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We talk a lot about when and how software-defined networking (SDN) will become the industry norm, but that discussion often neglects the importance of establishing a clear SDN business case. Before we can expect to see widespread SDN deployments, networking professionals have to convince decision-makers that the technology offers good return on investment (ROI) to justify its expense.
The software-defined wide area network (WAN) presents a use case that excites SDN enthusiasts, as well as a clear and compelling business case that should pique the interest of any geographically distributed organization. Software-defined WANs (SD-WANs) use software- and cloud-based technologies to simplify delivery of WAN services to branch offices, enabling network abstraction that results in simplified network operations, as well as substantial cost and performance benefits. It enables IT and business managers to quickly and easily deploy inexpensive, high-quality, reliable and secure Internet-based connectivity (with its benefits of ubiquity, high bandwidth and low cost).
Operating and capital costs
Connecting geographically distributed branch offices and/or retail locations significantly impacts IT budgets -- many large organizations spend more than $1 million per year on multiprotocol label switching (MPLS) connections alone. Worldwide spending on WAN business services approximates $40 billion -- including MPLS-based virtual private networks, virtual private LAN service, Ethernet, Digital Subscriber Line, cable, Long Term Evolution (at a branch) and others. When we compare the costs of MPLS and Internet circuits, the latter present attractive potential savings, as Internet circuits typically cost just one-third to one-half of what MPLS does. Additionally, Internet services have the advantage of wide availability and rapid provisioning times. In contrast, MPLS can be hard to get in some locations and can take a month or more to provision.
While managed service (e.g., MPLS) prices are gradually decreasing by about 5% to 10% per year, Internet circuits are experiencing rapid improvements in performance without commensurate price hikes, especially with the growth in optical fiber builds. Many Internet connections are available at 100 Mbps and even 1000 Mbps, and we can expect rapid increases in speed over the next couple of years.
Operational expenditures (Opex) typically constitute a large part of IT budgets due to the expense of hiring, training and paying IT professionals. SD-WAN may improve centralized WAN management capabilities, thereby reducing the need for network professionals to physically visit branch locations. Such SD-WAN ROI will typically be in "soft dollars," however, and therefore is difficult to measure directly.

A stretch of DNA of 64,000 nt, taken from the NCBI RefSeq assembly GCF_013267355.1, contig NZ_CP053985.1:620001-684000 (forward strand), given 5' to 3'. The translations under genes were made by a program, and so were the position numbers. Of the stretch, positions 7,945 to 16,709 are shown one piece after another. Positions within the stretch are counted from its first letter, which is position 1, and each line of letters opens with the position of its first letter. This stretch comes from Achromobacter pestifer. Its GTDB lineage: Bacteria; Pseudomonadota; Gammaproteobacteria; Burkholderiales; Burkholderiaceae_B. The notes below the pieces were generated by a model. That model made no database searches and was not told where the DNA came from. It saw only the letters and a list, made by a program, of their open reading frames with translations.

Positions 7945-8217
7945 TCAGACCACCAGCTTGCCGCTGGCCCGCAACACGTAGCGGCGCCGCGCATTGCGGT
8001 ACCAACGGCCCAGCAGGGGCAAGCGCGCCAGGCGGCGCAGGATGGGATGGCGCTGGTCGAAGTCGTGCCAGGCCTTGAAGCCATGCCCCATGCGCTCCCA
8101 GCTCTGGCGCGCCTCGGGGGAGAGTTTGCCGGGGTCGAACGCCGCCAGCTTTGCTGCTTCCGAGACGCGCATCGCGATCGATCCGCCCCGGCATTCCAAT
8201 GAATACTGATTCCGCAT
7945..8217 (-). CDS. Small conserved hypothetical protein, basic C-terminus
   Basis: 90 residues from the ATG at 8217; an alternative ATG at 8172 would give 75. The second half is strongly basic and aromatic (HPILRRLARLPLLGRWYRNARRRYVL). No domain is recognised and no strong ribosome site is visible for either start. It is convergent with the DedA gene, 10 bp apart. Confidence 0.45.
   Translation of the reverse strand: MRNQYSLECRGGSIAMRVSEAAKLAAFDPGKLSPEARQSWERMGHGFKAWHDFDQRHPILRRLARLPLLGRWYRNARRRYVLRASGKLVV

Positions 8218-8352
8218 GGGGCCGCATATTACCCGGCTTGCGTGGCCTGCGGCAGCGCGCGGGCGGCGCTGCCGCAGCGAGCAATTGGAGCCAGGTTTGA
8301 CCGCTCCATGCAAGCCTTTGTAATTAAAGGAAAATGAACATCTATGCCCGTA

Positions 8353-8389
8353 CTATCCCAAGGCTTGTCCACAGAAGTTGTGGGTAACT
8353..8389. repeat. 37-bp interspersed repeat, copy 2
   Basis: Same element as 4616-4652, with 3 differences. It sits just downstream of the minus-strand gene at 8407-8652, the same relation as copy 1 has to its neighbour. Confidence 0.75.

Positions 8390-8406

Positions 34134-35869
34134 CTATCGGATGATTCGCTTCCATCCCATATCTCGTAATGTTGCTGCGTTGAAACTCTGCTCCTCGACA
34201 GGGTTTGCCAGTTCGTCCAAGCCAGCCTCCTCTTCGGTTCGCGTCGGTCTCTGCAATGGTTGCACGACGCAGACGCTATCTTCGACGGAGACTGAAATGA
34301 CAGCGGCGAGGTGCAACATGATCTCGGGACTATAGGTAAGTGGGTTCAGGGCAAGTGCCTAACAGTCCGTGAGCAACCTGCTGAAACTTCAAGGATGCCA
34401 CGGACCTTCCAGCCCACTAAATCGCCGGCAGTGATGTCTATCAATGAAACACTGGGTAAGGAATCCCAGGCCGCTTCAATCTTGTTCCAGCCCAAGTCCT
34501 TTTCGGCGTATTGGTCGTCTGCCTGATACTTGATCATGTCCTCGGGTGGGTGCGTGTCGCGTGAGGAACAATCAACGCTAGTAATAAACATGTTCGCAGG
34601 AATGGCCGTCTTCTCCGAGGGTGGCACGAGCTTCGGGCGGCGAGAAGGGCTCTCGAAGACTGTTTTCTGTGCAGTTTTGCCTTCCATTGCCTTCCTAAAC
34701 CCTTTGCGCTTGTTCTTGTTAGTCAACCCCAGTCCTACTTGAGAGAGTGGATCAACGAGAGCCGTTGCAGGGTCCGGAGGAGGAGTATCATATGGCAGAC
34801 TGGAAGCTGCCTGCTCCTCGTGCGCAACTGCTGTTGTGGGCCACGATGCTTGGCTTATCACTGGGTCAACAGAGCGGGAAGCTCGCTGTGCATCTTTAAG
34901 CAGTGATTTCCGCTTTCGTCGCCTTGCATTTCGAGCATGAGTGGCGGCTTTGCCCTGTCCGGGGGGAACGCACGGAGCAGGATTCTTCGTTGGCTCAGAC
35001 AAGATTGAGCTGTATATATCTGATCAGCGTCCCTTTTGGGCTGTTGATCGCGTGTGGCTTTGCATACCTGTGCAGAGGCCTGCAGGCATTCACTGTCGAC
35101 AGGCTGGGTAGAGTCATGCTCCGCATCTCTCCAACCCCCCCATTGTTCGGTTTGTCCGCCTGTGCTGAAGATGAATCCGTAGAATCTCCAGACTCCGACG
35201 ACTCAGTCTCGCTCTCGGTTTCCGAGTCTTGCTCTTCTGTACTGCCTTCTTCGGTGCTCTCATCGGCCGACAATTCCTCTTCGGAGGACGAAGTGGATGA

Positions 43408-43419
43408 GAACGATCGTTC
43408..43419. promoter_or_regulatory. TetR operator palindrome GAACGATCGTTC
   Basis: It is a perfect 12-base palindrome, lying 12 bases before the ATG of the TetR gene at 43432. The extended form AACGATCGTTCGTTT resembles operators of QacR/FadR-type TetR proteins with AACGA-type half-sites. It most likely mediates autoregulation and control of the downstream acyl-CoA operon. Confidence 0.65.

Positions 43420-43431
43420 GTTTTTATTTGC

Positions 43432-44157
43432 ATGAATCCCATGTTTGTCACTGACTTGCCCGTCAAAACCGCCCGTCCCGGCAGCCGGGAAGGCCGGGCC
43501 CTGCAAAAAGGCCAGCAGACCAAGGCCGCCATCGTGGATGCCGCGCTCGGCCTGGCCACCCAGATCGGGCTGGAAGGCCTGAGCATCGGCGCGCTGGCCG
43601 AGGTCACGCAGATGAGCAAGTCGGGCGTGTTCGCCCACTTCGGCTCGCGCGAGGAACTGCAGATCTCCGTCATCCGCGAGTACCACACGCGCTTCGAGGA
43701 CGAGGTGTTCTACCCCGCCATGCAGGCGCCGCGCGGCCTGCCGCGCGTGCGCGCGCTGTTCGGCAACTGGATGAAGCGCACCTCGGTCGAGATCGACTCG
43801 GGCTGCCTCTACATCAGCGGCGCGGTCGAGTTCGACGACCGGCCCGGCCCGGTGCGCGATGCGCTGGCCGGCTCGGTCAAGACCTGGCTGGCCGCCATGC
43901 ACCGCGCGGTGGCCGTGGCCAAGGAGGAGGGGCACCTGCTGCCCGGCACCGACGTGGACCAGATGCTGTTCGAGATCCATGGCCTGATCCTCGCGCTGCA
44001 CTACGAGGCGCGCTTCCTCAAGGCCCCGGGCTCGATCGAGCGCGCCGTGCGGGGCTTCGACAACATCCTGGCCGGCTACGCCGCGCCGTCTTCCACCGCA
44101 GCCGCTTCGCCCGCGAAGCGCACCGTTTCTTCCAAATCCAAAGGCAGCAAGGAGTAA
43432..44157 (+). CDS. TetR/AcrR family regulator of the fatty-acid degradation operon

Of course, SD-WAN products and services carry their own capital expenditures (Capex) and Opex. SD-WAN suppliers have a variety of business models that can include one-time charges and/or regular subscription fees for service and support. Expect to pay an initial fee of at least $1,000 for on-premises software or appliances, with costs varying depending on capacity needs. Monthly subscription fees can start at around $20 per user or several hundred dollars per branch office.
Recommendations for buyers
SD-WAN offers compelling advantages for distributed organizations with critical branch operations, including increased business agility, improved application performance and cheaper connectivity. Organizations evaluating possible implementation should consider the following when building an SDN business case for the WAN:
- Clear use case. Identify part of your current WAN with specific bandwidth or traffic challenges, and evaluate how various software-defined WAN products and/or services could help solve those problems while improving overall network performance.
- Hard-dollar cost benefits. Internet circuits are significantly cheaper than carrier-grade MPLS connections. Many organizations should consider migrating towards a more Internet-based WAN to reduce Opex. Crunch the numbers to determine how much money SD-WAN could save your organization by decreasing its reliance on MPLS; most decision-makers will find the potential ROI hard to ignore.
- Soft-dollar cost benefits. Although harder to quantify, also consider potential soft-dollar savings -- such as those associated with on-premises equipment maintenance that requires IT visits to branch locations.
- Strategic, measured implementation plan. As with any new technology, evaluate various vendor options carefully and systematically. Propose measured pilot projects to minimize disruption, and expand your use of SD-WAN strategically, over time.
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